EEEEEEEEEE – Live Review – The Twilight Sad, ICA, London


The Twilight Sad are LOUD. About 25 years ago, Swans played the ICA in London, a gig which has gone down in London gig folkore as the loudest ever. Apparently, people were being sick and in all sorts of trouble. Having seen Swans the following year, when apparently they’d calmed down, and not being able to hear at all after, I know what loud is. And Twilight Sad are loud.

Not quite that loud though. But loud enough to make my ears go EEEEEEEEEEEE. They’re doing it now. Getting to sleep tonight’s going to be fun.

This being a showcase of a couple of record labels – One Little Indian and Fat Cat – we were meant to be treated to three bands tonight. Sadly, Kill It Kid were unable to play thanks to “a case of th’ no’wells”. Shame, as Martyn has been singing their praises and since he’s a man who knows his stuff, I was rather looking forward to seeing them. Ah well, next time. EEEEEEEE.

So it was up to We Were Promised Jetpacks to be the only support act. And they did what every good support act should do – be good, but not so good as to upstage the main act. Noisy and bouncy, like a really good C86 band. Christ, first Swans, now C86, I’m really showing my age here.

I don’t know much about The Twilight Sad. I know they are from the edge of Glasgow, that singer James Graham obviously hasn’t got over his teenage years, and that they have a great line in song titles, but I’d no idea what they look like. What do they look like? A bunch of Glaswegian lads, pretty much. Mind you, I wouldn’t want to meet James in a dark alley, with his shaven head and air of coiled intensity. EEEEEEEEE.

Mine's A Guinness

Mine's A Guinness

Saying that, a few songs in, he looked at the crowd and said “We’re amazed you’re all here. We thought no-one cared about us”. We do, of course, because you’re a damned fine band.

What a noise they make. It’s glorious. A wall of sheer fury comes from Andy McFarlane’s guitar (a white Fender Jaguar with a Tortoiseshell pickguard, I’ll have you know – the guitar of all the best alt-rockers). Much of the time you can’t hear the lyrics, especially on the tracks from the new album, but when they fall back to stuff from “Fourteen Autumns and Fifteen Winters”, James’s voice shines through. EEEEEEEEE.

“That Summer, At Home I Had Become The Invisible Boy” was absolutely fantastic, with just enough noise to make it special without drowning out the shining glory of the song. Or rather, it’s called “Hit Single”. Ah, irony. In fact, I’m not even going to bother listing the new songs. Just look at the set list:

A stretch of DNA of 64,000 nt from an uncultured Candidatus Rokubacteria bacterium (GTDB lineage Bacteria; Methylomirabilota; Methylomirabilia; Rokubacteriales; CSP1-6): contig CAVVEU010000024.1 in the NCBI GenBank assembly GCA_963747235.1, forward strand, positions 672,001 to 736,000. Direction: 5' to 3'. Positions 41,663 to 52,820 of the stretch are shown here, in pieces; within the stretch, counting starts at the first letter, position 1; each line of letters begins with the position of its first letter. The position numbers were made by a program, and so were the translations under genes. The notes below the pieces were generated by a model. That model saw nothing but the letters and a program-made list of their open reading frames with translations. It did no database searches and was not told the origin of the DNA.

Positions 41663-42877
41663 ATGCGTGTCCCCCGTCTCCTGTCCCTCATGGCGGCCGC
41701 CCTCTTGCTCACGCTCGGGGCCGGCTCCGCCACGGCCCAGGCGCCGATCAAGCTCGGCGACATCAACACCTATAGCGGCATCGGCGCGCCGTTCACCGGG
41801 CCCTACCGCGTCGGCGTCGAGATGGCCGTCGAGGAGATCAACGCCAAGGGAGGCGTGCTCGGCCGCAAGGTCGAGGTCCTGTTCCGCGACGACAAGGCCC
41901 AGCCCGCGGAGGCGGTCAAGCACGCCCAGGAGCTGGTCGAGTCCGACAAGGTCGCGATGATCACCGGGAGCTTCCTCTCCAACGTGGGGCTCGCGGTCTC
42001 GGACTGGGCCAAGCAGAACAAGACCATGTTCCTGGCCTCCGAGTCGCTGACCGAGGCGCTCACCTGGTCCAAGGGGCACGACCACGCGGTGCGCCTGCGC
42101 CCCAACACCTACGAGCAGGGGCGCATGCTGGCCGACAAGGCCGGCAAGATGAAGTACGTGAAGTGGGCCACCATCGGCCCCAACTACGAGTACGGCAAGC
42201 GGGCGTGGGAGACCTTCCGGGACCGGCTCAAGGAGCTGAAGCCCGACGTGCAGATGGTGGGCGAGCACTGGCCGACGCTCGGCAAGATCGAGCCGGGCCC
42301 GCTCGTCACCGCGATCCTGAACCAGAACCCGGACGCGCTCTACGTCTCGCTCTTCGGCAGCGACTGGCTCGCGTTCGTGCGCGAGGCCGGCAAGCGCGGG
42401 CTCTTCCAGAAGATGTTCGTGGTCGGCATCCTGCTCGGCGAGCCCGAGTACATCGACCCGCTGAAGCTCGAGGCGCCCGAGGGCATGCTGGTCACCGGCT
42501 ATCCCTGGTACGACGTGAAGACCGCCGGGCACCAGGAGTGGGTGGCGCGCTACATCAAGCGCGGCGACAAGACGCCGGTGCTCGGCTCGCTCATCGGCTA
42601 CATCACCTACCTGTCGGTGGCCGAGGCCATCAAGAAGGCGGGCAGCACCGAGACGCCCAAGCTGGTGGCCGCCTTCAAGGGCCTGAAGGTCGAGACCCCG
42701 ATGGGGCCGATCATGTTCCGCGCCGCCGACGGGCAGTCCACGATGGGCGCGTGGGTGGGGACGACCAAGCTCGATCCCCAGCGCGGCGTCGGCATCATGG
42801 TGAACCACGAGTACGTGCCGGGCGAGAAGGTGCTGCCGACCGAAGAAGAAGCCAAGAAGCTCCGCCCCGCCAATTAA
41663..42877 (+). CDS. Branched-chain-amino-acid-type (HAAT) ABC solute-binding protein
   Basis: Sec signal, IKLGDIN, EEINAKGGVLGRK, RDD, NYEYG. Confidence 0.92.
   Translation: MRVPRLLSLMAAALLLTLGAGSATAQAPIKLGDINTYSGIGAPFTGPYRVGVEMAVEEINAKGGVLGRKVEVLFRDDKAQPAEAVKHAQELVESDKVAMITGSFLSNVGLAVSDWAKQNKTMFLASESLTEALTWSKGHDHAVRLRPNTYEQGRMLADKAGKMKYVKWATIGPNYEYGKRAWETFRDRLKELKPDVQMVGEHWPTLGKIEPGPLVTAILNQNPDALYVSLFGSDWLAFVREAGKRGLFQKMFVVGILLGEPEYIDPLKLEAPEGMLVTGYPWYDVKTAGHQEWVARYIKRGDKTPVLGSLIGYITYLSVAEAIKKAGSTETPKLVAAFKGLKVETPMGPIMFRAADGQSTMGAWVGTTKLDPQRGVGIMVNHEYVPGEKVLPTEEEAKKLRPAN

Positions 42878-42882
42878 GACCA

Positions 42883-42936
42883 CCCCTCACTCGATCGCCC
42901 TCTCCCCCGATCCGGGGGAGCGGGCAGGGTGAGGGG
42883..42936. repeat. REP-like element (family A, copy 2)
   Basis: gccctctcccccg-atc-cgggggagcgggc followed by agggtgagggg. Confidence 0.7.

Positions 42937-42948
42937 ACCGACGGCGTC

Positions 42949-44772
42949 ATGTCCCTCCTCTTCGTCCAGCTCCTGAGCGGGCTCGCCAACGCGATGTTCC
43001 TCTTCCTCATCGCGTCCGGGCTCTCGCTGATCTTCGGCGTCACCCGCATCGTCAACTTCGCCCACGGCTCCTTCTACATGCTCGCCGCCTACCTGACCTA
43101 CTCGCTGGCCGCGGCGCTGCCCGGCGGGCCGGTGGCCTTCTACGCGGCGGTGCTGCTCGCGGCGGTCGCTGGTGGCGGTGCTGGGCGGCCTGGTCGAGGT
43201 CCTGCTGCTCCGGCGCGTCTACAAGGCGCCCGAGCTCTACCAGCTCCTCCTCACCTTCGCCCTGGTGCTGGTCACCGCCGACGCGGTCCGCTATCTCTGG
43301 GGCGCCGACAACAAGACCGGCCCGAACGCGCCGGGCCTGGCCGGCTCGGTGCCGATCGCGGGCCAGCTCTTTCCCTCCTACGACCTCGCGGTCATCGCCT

Set List.  These Aren't The Proper Names.

Set List. These Aren't The Proper Names.

See? “Mooth”?

The new tracks, as ever when you hear new songs live for the first time, weren’t quite as convincing as the older ones, but they’re definitely expanding their repertoire, rather than making “Fifteen Autumns and Sixteen Winters”. Looking forward to hearing what it sounds like on record rather than through a big bunch of speakers. EEEEEEEEE.

Early in the first song, “Doonstairs”, in the middle of a frenzy of feedback, Andy kneeled down and changed a setting on one of his many guitar pedals. Just a little bit, you know, to get the wall of sound just so. Attention to detail is where it’s at, you know. Not just any noise for these boys.

Pride of place, of course, went to “Cold Days From The Birdhouse”, first half sung pretty much unaccompanied, second halves’ “Where Are Your Manners?” drowned beneath that squall of sound. The night ended with a wall of feedback, detuned guitars and basses, with James standing in the centre of it all, eyes squeezed shut. He seemed happy. We certainly were.

You have to admire their ability to create a definitive sound – part Mogwai, part Arab Strap, part Proclaimers-after-doing-acid-and-primal-scream-therapy-and-no-sleep-for-9-days. There’s more than a bit of Mew and Joy Division in there too. But it sounds all them. I love bands that just seem to fall together, and sound like they couldn’t do anything else even if they tried. EEEEEEEE.

And one last point – I love it when a band makes an effort with their record covers. Just check out the cover of “Here, It Never Snowed. Afterwards, It Did”:

The Importance Of Having An Image In The MP3 World

The Importance Of Having An Image In The MP3 World

Brilliant, isn’t it? The whole website follows the same design. See, you don’t get that with an MP3 download.

Anyway, it’s late, my ears are ringing, and I need sleep. Enjoy these tracks from The Twilight Sad and We Were Promised Jetpacks from the Fat Cat sampler. I suggest you go and see both bands when you get a chance. Take earplugs. EEEEEEEEEE.

MP3: That Summer, At Home I Had Become The Invisible Boy by The Twilight Sad

MP3: Here, It Never Snowed. Afterwards, It Did (Live) by The Twilight Sad

MP3: Tiny Little Voices by We Were Promised Jetpacks

Buy “Fourteen Autumns & Fifteen Winters” (CD/MP3)

Buy We Were Promised Jetpacks “These Four Walls” (CD/MP3)

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  1. Last Year’s Music – The Twilight Sad « Loft And Lost
  2. The Noise! The Noise! « Loft And Lost

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